Evaluating and measuring how new technologies and ubiquitous connectivity affect university students’ psychosocial well-being
Journal: Psychology Teaching Review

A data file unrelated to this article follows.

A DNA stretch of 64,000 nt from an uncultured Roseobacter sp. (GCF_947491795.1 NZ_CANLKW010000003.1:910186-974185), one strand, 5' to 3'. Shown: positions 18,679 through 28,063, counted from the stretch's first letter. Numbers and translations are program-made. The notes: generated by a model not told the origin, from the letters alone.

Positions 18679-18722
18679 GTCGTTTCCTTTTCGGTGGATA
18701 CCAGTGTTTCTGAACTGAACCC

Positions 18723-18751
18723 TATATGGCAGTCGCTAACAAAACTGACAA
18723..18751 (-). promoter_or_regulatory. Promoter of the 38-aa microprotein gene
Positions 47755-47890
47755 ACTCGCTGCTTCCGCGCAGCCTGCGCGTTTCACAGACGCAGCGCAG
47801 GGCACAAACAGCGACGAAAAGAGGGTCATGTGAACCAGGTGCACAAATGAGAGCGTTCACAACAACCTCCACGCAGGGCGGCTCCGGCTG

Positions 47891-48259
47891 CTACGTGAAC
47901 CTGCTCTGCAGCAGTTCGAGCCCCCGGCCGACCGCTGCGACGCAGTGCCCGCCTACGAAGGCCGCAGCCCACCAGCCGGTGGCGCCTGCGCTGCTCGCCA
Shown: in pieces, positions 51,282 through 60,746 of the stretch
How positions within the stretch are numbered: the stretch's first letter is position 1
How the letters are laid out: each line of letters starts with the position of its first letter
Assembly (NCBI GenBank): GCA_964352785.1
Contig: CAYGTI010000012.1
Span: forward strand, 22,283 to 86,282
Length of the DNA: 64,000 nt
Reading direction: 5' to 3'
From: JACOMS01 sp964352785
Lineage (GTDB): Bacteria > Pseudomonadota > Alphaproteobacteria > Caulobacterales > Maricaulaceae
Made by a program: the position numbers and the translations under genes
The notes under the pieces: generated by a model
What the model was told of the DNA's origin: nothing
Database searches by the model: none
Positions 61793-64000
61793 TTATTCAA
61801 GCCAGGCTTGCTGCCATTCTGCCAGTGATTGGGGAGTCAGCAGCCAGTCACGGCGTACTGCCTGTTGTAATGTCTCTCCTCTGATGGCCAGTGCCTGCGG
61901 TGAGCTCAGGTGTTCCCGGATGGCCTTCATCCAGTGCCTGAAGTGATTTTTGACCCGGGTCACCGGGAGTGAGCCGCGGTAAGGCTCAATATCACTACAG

Where universities focus on the benefits of technology-enhanced learning (TEL), they tend to underestimate the impact on learners’ experiences and well-being. The goal of the research reported in this article was to investigate how new technologies and ubiquitous connectivity affect students’ day-to-day life, learning habits and consequent psychosocial well-being. A mixed methods approach was taken to allow qualitative data (stage 1) to inform the development of a quantitative measure (stage 2). Stage 1 involved 88 students and eight staff participating in semi-structured interviews and focus groups. Constructivist grounded theory found that students used ubiquitous connectivity to enhance well-being by satisfying four basic psychological desires and needs: ease, freedom, engagement and security. However, students’ well-being seems negatively affected by their struggles in coping with the ubiquitous availability of resources, in managing: information, communication and expectations regarding support. From stage 1, the factors from the model of students’ psychosocial well-being helped develop a quantitative measure and the development of this Learning Technique Well-being Scale (LTWS) is described in stage 2. The LTWS was completed by 102 students on various courses and levels at one University. Preliminary analysis shows that the scale differentiates between five different learning techniques (tutor contact, lectures, published books, student-student discussion and course handouts) in terms of negative and positive emotional perceptions. Further research will involve thorough testing of the LTWS across different courses, ages and gender.